By Jessie Newburn, Business Development Manager, Atigro Digital Marketing
Off to one of the biggest content-focused conferences in America, I had high hopes for spotting developing trends, discovering magical content fixes and filling my brain with the latest and greatest tips, news and strategies.
I got some of that, for sure. Though I was surprised that the things I found most impactful were anything but earth-shattering and were actually quite small.
First, some back story. Paul Duning, publisher of Capitol Communicator, and I were talking–as we do—and I’d mentioned I was heading to Content Marketing World. A master of event production for a similar audience himself, he said, “Perhaps you’d like to write a wrap-up of your highlights and key takeaways for Capitol Communicator.” “Sure,” I said. “No problem.”
Now, this part of the story may–or may not–be relevant: Though I’ve worked in content marketing for 20-plus years, the conference’s content and education wasn’t my primary motivation for attending #CMWorld: Baby Orion was. See, Baby O (my God Son) was born three weeks prior to the event and his mama, Nichole Kelly, was speaking on The Rise of the Conscious Marketer. Knowing Baby O would be just weeks old when she spoke, we made plans to travel together with a nanny, as well (the role of which ended up being filled by Baby O’s dad). In other words, in terms of my priorities, I was part of #TeamOrion first and a conference attendee second.
Plans made, off to Cleveland in early September and #CMWorld we went, three adults and a three-week old baby (who slept like a champ!) in the car.
We rose early the first day to get in line for some of the more popular sessions and keynotes. The options were plentiful with tracks such as demand generation, content strategy, search and data, future trends, influencer marketing, tools and technology, ROI and measurement and more.
For each slot, I’d pick my session, get settled in and then, often about 10-15 minutes in, I’d find myself thinking, “I’ve heard this before.” Again and again I had this experience: I’ve heard this before.
It didn’t matter if I attended a session on making documentaries, on using AI with CMSes, or on developing a loyal YouTube following. The message was there again and again: Have a strategy, know your audience, develop content to satisfy/delight/engage your audience, measure what matters, tweak, keep going.
Yet, for as same-same as this message was, it really resonated with me, mostly because it’s the message we (me at my company, you at your agency or in your marketing department) say to our colleagues, bosses, clients, whomever … again and again: We need to have a strategy, to know our audience, to develop content to satisfy/delight/engage our audience, to measure what matters, to tweak our campaigns and, above all else, to keep going.
So simple, so important.
My second biggest takeaway came from Ann Handley of Marketing Profs during her keynote speech, and my big takeaway was, again, really quite small. Ann told a story–eloquently and with great humor, as she does–about one of her newsletter subscribers who kept pestering her about why she didn’t send out a newsletter more frequently. A real newsletter, from her. That’s what he signed up for and that’s what he wanted.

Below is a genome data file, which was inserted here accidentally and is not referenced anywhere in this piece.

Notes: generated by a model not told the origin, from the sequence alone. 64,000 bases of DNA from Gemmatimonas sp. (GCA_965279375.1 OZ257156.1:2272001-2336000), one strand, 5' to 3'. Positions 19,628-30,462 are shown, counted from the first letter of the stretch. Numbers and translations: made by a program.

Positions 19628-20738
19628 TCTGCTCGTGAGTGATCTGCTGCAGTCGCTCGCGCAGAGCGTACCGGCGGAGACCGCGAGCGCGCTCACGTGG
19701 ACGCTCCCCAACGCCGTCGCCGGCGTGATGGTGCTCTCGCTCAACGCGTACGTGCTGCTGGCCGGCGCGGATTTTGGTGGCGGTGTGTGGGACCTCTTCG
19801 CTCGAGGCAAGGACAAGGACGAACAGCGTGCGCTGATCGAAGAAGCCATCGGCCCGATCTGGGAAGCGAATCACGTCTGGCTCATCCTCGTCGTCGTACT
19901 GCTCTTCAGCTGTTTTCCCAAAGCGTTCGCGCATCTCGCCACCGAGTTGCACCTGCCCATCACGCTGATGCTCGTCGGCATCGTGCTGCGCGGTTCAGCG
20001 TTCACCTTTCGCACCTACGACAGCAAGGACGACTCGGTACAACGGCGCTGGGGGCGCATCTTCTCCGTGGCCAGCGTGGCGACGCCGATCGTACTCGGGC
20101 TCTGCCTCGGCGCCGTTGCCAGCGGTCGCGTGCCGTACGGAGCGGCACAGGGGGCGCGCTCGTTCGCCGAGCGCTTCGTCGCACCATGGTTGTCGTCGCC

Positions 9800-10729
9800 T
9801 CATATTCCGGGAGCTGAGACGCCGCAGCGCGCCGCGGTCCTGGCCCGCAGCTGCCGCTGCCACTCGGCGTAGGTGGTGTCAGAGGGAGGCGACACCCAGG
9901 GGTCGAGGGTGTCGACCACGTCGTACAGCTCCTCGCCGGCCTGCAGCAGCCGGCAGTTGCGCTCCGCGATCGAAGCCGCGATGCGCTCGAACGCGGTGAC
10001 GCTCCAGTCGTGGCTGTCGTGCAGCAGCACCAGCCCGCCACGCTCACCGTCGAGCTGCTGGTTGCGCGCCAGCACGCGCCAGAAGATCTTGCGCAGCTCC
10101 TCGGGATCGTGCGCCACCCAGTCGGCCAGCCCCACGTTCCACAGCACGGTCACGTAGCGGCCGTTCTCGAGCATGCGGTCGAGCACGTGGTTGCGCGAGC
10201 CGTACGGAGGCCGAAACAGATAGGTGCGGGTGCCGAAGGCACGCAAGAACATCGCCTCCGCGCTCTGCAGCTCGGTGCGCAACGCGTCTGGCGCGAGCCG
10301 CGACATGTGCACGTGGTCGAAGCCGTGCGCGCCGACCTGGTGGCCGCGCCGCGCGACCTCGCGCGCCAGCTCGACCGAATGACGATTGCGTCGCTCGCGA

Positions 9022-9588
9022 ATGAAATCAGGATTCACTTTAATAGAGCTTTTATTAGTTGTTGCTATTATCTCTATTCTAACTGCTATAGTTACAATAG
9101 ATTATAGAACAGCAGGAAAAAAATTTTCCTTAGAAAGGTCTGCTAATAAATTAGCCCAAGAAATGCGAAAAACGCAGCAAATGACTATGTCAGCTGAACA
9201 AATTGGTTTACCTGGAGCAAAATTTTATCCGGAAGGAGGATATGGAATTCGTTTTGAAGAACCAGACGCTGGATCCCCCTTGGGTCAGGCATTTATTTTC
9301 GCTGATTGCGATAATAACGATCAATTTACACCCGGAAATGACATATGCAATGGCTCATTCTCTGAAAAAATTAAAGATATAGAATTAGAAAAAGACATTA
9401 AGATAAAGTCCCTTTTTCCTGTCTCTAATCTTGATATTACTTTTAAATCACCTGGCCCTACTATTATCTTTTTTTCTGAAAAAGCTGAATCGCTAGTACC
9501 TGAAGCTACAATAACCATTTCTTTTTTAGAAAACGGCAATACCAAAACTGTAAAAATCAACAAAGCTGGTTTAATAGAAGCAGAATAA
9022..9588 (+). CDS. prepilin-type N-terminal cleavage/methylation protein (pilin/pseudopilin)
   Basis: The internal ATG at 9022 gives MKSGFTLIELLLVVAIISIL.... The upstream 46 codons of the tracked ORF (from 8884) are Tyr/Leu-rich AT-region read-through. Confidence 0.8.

This particularly pesky guy, who was getting on her last nerve because he wouldn’t stop emailing her and asking her questions, couldn’t understand why–if he’d opted in for her newsletter–he wasn’t getting one more frequently, especially from the queen of content marketing.
As she sat with her discomfort at his peskiness, she had her own epiphany (probably a re-epiphanization in her case … and I might have just made up a word there) that in a news-letter, it’s less the “news” and more the “letter” that is key. It’s the connection, the humanity, the authenticity of the “letter” that influences the reader more than the “news.”
I found myself touched by this simple point, reminded of the basic tenet in our role as marketers that, yes, while indeed, we’re helping to sell widgets, hawk services and help fill pipelines, we are, at the end of the day, creating a bridge to another person who has needs: professional, personal, whatever their needs, they have needs. At the end of the day, our words and how we say them make all the difference in the world.
And with those connections we create, well, yeah, sometimes we’ll sell more widgets, or get more billable hours, and as well we should if we’re doing our jobs right. Equally, and thank you, Ann, for the reminder: ultimately, our content is read by a person, not a persona.
So, yeah, while I attended a variety of sessions on AI, agile marketing, content bottlenecks, marketing to Millennials and other (sorta) sexy topics, it was the basics that I remembered, and the basics I brought back.
(Pictured above is Baby O, the youngest attendee at the conference.)
Jessie Newburn is the Business Development Manager for Atigro Digital Marketing, a Tysons Corner, Va, firm offering a comprehensive suite of digital marketing services that amp your efforts to drive and convert leads to sales.